Myths and Misconceptions About Sexual Assault

Sexual assault is still a taboo subject that many people do not talk about. There is a lot of misinformation and misconceptions that still exist about sexual assault and abuse, including confusion as to the rights of survivors. If you need clarification on any of these common myths, contact a sexual assault lawyer at DRZ Law for a free and confidential case consultation.

Most Sexual Assault Reports Are False

The number of false or fake sexual assault allegations each year is grossly exaggerated. This is an issue that has been exacerbated by a misunderstanding of the dynamics of sexual assault and poorly conducted studies. Many sexual assault allegations are misclassified as false reports by law enforcement, for example, despite clear criminal guidelines given by the Federal Bureau of Investigation. In more accurate research studies, the rate of false sexual assault reports is very low, ranging from around 2 to 10 percent.

You Can’t Be Sexually Assaulted by a Spouse or Romantic Partner

This is not true; spousal rape is the same as an ordinary rape crime in every state. Charges can be brought against a perpetrator even if two parties were in a romantic or sexual relationship at the time of the assault or previously had consensual sexual intercourse. If the perpetrator did not obtain the victim’s consent to engage in sexual activity, it is classified as sexual assault regardless of the relationship between the two individuals. This includes married couples.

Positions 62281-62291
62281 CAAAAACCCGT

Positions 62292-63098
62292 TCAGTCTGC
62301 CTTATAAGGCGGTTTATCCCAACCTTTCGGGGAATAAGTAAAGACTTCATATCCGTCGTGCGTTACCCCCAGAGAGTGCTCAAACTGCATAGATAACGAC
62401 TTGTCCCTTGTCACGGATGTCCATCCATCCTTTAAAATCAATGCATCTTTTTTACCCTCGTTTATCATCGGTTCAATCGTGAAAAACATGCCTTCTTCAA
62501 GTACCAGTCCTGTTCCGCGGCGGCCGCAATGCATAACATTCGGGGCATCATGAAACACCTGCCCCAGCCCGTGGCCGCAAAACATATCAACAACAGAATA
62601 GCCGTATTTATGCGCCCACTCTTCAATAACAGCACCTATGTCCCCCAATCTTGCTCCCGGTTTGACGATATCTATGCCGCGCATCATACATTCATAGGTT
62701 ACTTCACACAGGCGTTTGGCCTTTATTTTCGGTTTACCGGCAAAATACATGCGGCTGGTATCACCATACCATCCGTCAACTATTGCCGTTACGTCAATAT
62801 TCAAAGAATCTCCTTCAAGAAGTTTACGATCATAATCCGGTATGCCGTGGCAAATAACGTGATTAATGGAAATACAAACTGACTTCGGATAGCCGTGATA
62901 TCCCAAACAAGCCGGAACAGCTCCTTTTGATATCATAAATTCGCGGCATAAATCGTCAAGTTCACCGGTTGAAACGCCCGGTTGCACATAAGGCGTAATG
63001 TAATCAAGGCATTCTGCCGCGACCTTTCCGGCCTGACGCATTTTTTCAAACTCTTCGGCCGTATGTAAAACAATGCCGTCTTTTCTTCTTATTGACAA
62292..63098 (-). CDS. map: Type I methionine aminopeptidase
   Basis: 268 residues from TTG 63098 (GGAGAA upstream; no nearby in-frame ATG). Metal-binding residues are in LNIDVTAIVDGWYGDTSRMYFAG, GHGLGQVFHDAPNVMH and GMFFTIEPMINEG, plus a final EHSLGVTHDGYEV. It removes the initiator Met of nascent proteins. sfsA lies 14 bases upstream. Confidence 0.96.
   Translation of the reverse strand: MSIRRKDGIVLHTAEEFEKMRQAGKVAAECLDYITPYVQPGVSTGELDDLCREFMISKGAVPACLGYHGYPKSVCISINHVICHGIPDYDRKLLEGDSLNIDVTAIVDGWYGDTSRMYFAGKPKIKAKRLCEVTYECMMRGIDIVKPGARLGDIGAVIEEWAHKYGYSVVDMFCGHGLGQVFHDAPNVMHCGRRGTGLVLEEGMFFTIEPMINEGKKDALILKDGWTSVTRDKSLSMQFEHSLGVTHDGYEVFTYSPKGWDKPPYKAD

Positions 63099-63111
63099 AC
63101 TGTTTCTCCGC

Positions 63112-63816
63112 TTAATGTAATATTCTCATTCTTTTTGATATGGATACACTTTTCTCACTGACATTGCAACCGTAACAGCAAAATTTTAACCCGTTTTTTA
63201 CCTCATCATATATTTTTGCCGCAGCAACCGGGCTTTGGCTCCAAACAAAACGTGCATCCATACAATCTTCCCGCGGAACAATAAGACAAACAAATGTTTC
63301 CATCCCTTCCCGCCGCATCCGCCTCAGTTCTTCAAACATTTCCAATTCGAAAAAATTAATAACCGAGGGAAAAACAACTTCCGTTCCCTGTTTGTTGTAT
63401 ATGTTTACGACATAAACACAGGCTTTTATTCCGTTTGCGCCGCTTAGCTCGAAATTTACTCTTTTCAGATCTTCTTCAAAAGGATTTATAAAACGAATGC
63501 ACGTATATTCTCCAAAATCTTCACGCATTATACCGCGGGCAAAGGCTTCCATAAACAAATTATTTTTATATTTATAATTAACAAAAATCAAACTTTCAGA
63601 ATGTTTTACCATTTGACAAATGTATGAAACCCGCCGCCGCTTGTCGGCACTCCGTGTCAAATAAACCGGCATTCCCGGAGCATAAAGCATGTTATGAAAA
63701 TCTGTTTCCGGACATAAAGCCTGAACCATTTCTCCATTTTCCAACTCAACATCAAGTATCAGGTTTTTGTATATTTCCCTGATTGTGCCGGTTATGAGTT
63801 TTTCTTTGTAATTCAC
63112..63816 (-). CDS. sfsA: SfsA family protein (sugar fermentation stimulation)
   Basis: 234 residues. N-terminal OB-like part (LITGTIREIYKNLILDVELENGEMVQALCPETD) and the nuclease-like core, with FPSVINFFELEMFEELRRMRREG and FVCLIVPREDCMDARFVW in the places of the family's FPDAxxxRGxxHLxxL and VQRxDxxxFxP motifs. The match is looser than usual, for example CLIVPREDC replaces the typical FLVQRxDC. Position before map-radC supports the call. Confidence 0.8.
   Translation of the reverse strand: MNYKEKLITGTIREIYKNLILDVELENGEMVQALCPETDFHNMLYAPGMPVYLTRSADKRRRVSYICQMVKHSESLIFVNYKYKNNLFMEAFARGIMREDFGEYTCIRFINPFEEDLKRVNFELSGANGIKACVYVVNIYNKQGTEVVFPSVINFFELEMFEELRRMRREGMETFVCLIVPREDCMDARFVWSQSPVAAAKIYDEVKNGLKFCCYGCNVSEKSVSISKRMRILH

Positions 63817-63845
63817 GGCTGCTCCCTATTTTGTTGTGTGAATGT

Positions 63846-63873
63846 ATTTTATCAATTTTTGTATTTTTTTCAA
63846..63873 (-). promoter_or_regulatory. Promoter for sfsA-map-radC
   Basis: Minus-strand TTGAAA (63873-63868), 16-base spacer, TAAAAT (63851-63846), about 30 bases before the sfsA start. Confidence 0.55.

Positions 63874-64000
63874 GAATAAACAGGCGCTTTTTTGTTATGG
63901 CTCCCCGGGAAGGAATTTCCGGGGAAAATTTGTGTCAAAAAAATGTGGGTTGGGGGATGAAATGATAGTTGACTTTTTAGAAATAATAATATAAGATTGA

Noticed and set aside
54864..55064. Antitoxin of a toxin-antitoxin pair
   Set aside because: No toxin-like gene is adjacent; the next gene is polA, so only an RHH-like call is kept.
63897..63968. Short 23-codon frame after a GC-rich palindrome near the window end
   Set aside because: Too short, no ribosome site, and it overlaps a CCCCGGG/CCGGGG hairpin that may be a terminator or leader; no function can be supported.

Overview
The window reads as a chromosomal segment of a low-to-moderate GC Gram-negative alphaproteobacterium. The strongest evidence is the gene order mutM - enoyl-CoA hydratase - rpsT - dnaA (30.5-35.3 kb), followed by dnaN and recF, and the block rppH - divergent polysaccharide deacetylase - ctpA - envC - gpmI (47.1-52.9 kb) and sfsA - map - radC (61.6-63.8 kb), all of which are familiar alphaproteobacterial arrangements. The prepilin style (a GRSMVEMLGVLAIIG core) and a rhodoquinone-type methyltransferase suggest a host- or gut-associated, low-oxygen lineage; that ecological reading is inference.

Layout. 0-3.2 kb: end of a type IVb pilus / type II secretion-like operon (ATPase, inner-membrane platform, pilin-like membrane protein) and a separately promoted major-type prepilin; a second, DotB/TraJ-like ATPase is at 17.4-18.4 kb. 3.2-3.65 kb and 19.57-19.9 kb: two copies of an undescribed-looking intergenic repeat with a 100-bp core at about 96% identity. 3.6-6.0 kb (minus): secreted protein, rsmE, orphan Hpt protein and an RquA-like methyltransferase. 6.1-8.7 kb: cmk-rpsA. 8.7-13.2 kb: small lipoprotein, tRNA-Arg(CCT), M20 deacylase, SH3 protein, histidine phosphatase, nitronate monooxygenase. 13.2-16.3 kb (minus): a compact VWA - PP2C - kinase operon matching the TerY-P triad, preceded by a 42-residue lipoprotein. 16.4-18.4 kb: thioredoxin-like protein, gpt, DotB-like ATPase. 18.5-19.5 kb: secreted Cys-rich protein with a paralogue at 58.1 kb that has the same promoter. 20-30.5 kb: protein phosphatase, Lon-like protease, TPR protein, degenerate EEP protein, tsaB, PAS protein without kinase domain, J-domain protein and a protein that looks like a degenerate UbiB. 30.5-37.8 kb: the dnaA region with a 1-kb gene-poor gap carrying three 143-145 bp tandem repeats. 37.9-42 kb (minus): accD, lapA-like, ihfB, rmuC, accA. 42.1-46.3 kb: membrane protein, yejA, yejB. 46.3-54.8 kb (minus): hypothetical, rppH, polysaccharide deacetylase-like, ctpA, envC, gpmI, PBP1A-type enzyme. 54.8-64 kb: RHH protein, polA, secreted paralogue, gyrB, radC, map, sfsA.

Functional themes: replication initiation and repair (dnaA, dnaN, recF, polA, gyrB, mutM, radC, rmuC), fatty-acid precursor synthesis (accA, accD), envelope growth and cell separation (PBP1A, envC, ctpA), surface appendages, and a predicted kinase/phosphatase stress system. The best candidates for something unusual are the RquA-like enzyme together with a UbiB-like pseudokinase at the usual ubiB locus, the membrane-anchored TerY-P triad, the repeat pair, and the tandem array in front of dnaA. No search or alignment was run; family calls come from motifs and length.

It Isn’t Sexual Assault if a Child or Teen Gives Consent 

Underage individuals cannot legally give their consent to engage in sexual activities. Any consent they do give is invalid and cannot be used as evidence of consent in a court of law. In Kansas, the age of consent is 16. Engaging in sexual activity with a person under the age of consent constitutes statutory rape.

If the Victim Didn’t Fight Back, it Wasn’t Sexual Assault

Many people live under the misconception that sexual assault must involve some type of physical conflict, fight, or violence between offender and victim. This is not the case. Many victims have a “freeze” response to being sexually assaulted, meaning they do not fight against the perpetrator because they are physically unable to move or speak. A lack of physical resistance does not equal consent. An incident where a victim does not move or fight back still constitutes sexual assault.

You Cannot File a Sexual Assault Claim Without Physical Evidence 

You do not need physical evidence of your attacker to file a sexual assault report or bring a sexual assault civil lawsuit. If you never went to the hospital or received a forensic sexual assault exam to collect DNA evidence from the perpetrator, this does not mean you have to stay silent. Sexual assault can be proven without physical evidence, such as through eyewitness accounts, testimony from other victims, photographs and video footage, a police report, incident reports, employment records, medical records, or a confession.

If You Didn’t Report it Immediately, You Don’t Have a Case 

It is normal for a victim of child sexual abuse to remain silent for many years and not report the abuse until decades later. Delayed reporting can occur for many reasons, including fear of retaliation, fear of not being believed, not having evidence to substantiate the claim, feelings of shame or guilt, or delayed discovery of child sexual abuse. No matter how much time has passed since you were sexually abused, it is never too late to take your power back and potentially protect other children in the future by coming forward and telling your story.

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